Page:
Monday, August 18, 2014

Project Hope Exchange All in 30 Seconds

I'm committee Chair for HIV/AIDS fellow consumer/peers/friend.  My goal is to ask 20 + HIV+ men or women to leave a 30 second message of hope.  It's by first name only. 
Please help me by participating and sharing this post.

Thank You

More about Project Hope Exchange

At the core of Project Hope Exchange are two key components: a PHE Hope Line
(855-975-4673), through which adversity survivors can leave 30-second messages of
hope; and a searchable online repository of recorded messages at  

“We believe something especially powerful happens
when a survivor of a particular adversity speaks directly to someone currently battling
that same adversity,” said A2A Alliance founder and PHE co-creator Jeff Bell, “and
we’ve attempted to build an interactive, multimedia platform that makes that process as
easy as possible.”

Tuesday, August 5, 2014

I Just Wish Everyone on SSDI Is Eligible for Both, Many Are Not!

Excellent  post Mathew, thank you.  "On being broke but- not poor" (source Huffington Post) August 4, 2014"   You are not alone on your dual diagnoses of HIV and mental health.   "Dr. Glenn J. Treisman, MD, Ph.D., who is Director of the AIDS Psychiatry services at John Hopkins Hospital estimates that at any given time 1 in 5 HIVers is suffering from a major depression and require psychiatric treatment."

I applaud the promotion of "Medi/Medi,” I just wish everyone on SSDI is eligible for both, many are not, I'm not and the affordable care act doesn't apply to me either as I’m at 141% of the Federal Poverty Level.

“The CDC predicts that 50 percent of those living with HIV in the U.S. will be over 50 years of age by 2015.”  “And by 2020, more then 70 percent of Americans with HIV are expected to be age 50 and older, source: (the Diverse Elders Coalition).  In 2015 I will be 56 years old.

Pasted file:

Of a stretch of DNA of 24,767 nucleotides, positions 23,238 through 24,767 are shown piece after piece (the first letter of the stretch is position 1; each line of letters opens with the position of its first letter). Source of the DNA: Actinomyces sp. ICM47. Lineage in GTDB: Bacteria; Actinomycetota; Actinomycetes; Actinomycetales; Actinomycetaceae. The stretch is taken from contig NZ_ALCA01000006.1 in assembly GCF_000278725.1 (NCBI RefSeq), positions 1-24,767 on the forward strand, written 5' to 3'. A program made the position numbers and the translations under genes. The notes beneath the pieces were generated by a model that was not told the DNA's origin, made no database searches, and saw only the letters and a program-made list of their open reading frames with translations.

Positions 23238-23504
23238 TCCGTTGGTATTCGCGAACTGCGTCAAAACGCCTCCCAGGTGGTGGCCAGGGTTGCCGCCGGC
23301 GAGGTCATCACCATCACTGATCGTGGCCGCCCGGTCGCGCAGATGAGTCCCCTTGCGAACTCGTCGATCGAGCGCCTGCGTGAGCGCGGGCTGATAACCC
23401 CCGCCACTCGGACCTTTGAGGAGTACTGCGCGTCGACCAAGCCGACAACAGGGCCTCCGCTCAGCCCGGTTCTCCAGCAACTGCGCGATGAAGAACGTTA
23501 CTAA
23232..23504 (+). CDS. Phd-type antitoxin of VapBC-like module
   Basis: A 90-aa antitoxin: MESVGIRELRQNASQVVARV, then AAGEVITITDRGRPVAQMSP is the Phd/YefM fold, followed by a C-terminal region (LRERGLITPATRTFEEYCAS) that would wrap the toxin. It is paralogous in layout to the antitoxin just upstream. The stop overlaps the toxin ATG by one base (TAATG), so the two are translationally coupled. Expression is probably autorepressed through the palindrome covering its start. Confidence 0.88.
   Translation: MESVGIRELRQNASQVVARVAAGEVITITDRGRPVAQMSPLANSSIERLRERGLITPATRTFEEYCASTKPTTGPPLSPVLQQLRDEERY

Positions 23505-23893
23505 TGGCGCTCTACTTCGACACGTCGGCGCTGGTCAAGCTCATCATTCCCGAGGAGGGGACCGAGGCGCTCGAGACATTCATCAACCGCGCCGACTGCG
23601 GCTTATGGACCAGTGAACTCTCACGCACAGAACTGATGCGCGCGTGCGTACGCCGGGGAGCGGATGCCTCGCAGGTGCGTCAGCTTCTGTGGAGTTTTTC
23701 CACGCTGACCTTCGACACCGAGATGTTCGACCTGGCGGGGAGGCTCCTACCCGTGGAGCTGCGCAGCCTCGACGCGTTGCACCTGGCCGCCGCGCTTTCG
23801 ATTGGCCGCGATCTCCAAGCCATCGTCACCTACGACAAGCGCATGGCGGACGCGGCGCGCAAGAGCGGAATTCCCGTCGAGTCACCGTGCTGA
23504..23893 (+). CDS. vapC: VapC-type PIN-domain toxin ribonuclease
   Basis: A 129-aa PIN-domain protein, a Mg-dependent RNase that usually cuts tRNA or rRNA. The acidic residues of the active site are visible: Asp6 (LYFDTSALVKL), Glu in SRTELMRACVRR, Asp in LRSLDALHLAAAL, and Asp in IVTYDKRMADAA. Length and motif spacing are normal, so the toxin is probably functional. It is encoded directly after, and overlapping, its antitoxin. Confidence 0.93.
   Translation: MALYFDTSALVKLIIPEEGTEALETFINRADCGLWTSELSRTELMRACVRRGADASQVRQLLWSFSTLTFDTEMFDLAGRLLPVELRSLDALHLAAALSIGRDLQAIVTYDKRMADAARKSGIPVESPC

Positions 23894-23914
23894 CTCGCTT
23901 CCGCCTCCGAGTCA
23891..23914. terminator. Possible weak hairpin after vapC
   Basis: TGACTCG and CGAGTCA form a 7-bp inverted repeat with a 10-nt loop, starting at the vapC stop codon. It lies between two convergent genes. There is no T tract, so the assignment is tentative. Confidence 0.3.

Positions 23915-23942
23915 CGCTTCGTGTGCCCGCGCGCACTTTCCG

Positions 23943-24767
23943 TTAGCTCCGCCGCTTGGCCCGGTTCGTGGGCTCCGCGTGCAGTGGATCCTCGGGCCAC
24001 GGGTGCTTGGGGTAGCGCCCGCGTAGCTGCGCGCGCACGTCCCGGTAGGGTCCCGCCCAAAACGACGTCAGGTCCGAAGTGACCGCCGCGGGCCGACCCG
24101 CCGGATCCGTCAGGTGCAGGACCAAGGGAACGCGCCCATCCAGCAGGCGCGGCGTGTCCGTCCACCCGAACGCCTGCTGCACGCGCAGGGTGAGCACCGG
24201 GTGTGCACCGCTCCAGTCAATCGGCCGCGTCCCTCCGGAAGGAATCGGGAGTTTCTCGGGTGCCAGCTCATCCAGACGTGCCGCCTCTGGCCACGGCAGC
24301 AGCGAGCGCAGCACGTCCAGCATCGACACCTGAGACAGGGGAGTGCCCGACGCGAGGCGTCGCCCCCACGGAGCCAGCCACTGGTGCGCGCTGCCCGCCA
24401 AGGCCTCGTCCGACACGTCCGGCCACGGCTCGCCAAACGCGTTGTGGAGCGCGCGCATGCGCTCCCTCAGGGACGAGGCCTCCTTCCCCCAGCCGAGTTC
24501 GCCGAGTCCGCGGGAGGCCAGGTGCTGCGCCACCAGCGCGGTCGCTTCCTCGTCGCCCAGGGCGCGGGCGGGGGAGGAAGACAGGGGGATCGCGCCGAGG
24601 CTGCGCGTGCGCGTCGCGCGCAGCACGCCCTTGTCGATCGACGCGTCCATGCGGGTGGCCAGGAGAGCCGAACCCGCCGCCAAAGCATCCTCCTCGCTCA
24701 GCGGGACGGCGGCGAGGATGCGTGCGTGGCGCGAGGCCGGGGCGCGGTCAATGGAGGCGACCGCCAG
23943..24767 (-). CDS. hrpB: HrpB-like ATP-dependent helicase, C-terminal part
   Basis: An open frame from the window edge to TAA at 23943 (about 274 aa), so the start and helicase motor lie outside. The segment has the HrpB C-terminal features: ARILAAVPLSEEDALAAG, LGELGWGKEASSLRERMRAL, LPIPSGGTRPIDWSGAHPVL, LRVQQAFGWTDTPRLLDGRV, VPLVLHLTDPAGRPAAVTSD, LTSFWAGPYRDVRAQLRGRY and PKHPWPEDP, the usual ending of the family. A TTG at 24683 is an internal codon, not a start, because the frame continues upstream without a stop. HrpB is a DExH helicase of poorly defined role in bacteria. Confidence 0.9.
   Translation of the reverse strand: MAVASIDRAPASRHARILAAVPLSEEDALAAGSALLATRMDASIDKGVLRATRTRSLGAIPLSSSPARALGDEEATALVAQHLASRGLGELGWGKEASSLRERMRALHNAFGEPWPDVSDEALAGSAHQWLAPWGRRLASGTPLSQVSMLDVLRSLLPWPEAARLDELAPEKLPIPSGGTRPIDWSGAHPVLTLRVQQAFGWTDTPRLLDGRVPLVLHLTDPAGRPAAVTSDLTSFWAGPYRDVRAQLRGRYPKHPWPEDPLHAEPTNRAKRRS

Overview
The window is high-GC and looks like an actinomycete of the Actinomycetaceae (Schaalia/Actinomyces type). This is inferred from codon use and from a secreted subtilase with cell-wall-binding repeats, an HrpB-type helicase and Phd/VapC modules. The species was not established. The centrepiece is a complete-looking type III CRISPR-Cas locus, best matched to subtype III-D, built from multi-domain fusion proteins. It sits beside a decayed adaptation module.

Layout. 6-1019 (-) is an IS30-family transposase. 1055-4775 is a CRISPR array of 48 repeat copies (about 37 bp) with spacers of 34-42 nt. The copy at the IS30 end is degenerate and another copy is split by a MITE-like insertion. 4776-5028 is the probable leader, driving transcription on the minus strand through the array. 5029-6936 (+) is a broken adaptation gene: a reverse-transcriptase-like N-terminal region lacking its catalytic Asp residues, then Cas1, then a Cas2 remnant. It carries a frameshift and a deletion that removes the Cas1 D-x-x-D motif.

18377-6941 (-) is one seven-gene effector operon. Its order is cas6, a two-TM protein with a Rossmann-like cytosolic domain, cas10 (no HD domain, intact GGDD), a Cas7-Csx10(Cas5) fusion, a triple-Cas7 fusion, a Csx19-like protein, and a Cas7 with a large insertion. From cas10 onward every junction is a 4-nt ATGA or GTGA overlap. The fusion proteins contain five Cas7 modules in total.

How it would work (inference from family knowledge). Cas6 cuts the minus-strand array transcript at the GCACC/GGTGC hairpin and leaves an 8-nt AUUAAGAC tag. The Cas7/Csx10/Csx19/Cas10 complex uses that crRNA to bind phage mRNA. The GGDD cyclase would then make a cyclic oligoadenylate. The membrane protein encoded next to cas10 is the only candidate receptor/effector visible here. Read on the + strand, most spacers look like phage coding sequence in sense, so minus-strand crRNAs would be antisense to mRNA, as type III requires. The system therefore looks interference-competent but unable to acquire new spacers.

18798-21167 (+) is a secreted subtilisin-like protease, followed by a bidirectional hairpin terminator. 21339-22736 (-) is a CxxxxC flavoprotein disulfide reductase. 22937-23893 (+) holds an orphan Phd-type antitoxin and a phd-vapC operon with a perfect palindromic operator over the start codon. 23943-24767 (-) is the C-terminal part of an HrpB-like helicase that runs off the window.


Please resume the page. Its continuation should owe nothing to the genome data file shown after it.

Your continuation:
In the article being broke but not poor, Mr. Ebert says, "I believe in Medicare,"  I couldn't agree more. Without Medicare I wouldn't be able to cover the 80% of the estimated $56,000 a year being paid for my mental health treatment, HIV labs, HIV and psychotropic medications.   

I'm also thankful for receiving all my services at a clinic where services are on a sliding scale based on income.  What's starting to happen is I'm aging, and I'm needing care of specialist, many who don't bill based on a sliding scale, so I'm being hit with co-pays as with Medicare only I have to cover 20%.

 ACRIA, Center on HIV and Aging  in 2013 held a one day conference on HIV and Aging
From that conference came the following, “ since many of these older adults with HIV have the triple diagnoses of HIV, depression and substance abuse.  These health factors are exacerbated by the impact of HIV stigma, ageism, racism and poverty, which contribute to social isolation. Consequently many adults with HIV will lack informal supports as they age and will increasingly rely on costly health and social services.”

Give up Medicare, would mean losing my SSDI.  Losing that means losing my housing and being able to afford the high costs associated with HIV and bipolar disorder as mentioned above. Take away those and substance use may come back taking down all that I've struggled with in on my bumpy road to recovery


Mental Health Problems Effect many of Us

AIDS (Dot) Gov

Diverse Elders Coalition

Growing Older With HIV/AIDS

2014 Federal Poverty Guidlines